We might take this theory a stage deeper. Vayikra is a book of revelation. The entire book is a series of communications to Moshe which were transmitted at Har Sinai. Vayikra is "Torah" in the sense that it is the revelation of God's will, of the injunctions and restrictions, of the lifestyle that God wishes us to lead, the Torah and Mitzvot that constitute a Halakhic lifestyle.


How about Bamidbar - or any "history" text for that matter? In what way does history become "Torah," God's teaching? We might suggest that Bamidbar is about the application of God's law. That law which is described from Sinai to the end of Sefer Vayikra is put into action in Bamidbar. Bamidbar is a historical story that always has to refer to "the law" in order to assess the conduct of Am Yisrael. However, it is "Torah" in a different way. Bamidbar is "Torah" in the sense that God has seen it fit to transmit the stories of Bamidbar to us so that we may gain "life experience" by examining the faults(1) of Bnei Yisrael during their wilderness sojourn. Bamidbar is normative in a somewhat subtle manner.


Maybe that explains the need to intersperse the legal passages within the narrative continuum of Bamidbar (2). The legal sections remind us that this "story" is part of Torah, and that the key to the struggles we experience in our acceptance of God's will, lies in our acceptance of his mitzvot.



This difference between the legal and the historical leads to another difference between the books. Vayikra is a prescriptive sefer. Bamidbar is largely descriptive. Vayikra describes things as they SHOULD happen as is the nature of all law. Bamidbar describes the way that events DID happen, with all the tragedy and the fallibility that is so endemic to the human condition.





In the first chapter of our parshat Hashavua, we should be impressed by a further division between the books of Vayikra and Bamidbar.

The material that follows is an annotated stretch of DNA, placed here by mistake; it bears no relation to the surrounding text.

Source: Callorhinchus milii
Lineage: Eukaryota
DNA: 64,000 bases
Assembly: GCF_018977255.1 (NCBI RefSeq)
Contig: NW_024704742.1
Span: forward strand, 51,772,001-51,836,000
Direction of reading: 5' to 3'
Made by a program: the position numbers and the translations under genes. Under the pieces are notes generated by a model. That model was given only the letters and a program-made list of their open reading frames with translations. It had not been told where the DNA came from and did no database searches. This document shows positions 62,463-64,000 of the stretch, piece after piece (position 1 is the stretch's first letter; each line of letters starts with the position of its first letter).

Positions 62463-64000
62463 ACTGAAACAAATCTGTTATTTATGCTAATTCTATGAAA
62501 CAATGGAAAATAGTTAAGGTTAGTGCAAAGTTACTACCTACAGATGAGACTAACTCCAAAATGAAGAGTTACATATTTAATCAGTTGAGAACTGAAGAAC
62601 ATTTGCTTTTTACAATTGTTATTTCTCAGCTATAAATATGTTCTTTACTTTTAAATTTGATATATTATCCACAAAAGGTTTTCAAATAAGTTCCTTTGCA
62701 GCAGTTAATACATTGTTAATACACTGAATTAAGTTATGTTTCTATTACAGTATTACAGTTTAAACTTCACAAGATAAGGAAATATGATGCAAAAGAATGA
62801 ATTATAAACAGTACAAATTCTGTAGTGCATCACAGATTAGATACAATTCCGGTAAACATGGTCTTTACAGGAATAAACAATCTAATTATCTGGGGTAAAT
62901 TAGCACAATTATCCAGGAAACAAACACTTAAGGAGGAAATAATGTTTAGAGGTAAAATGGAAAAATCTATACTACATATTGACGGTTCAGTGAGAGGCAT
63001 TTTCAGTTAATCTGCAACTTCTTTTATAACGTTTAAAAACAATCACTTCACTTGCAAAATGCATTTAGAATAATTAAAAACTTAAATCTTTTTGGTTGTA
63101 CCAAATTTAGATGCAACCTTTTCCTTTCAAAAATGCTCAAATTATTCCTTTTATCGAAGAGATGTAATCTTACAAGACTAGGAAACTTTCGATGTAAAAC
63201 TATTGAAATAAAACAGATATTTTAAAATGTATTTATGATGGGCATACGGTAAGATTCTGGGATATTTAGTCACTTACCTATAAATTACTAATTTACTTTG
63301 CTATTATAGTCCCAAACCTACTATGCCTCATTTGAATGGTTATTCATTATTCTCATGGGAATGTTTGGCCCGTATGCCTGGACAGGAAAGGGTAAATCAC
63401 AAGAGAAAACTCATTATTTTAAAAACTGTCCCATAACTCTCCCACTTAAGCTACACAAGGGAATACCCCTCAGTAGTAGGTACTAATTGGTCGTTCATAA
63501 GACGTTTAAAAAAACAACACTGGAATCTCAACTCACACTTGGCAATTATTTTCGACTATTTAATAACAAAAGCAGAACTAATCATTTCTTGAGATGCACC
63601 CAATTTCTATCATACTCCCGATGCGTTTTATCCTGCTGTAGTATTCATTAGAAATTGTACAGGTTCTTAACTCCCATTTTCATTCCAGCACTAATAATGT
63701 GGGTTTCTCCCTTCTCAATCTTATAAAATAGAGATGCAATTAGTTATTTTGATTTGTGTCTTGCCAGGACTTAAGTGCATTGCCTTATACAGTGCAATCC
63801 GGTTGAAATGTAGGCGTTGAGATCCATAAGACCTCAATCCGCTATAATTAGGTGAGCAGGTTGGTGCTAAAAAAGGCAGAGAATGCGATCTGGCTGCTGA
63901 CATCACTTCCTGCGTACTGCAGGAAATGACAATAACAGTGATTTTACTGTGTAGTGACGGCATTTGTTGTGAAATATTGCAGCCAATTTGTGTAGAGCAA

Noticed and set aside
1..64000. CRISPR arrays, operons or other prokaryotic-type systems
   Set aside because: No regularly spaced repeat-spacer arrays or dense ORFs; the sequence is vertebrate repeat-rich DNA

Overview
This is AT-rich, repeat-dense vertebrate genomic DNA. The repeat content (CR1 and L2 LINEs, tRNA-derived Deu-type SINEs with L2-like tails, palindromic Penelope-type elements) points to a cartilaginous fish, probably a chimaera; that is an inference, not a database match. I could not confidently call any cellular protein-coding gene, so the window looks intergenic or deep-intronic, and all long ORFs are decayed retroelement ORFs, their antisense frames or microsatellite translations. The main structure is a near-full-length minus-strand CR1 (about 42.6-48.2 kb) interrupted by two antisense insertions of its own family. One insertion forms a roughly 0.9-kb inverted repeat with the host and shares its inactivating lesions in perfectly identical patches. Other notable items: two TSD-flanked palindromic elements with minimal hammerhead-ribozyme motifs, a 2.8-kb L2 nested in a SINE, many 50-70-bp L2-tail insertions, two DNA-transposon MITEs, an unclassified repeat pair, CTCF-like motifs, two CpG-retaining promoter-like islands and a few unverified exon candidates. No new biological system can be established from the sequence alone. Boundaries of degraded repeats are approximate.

The opening passage calls on Moses to take a census of the men of fighting age. We find that the people who are responsible for the census are the heads of tribes, later described as Nesi'sim - princes or chieftains of the tribes. They are listed here by name. But this is only the first of many such lists of tribal leaders (see ch.1, ch.7, 13:4-16, 16:2, 34:16-29). In Bamidbar, it is the Nesi'im who would seem to be the primary instrument of leadership. There is also a great deal of attention paid to the structure of the nation in terms of its tribal make-up. So we have an emphasis on Princes and their tribes.


But these are unheard of in Vayikra. In Vayikra the leader is the priest, the Kohen. And the tribal leadership simply does not feature.




The starting point of Sefer Vayikra is the Mikdash or Mishkan. The functionary of this sacred institution is the Kohen. From this point we widen the circle to all of Israel, all of life and land. However, the starting point sets the agenda of creating a holy nation whose origin and ultimate meaning are concentrated in the Mishkan.


In Bamidbar, it is the camp in which the focus is placed. The mishkan is spoken of as a structure which needs transportation, but does not take centre stage in the drama of the narrative described. Indeed in Bamidbar, Aaron functions orientated towards the nation (6:22-24, 17:11-24) more than towards the Mishkan. He figures as a national leader more than the elevated "Kohen Gadol."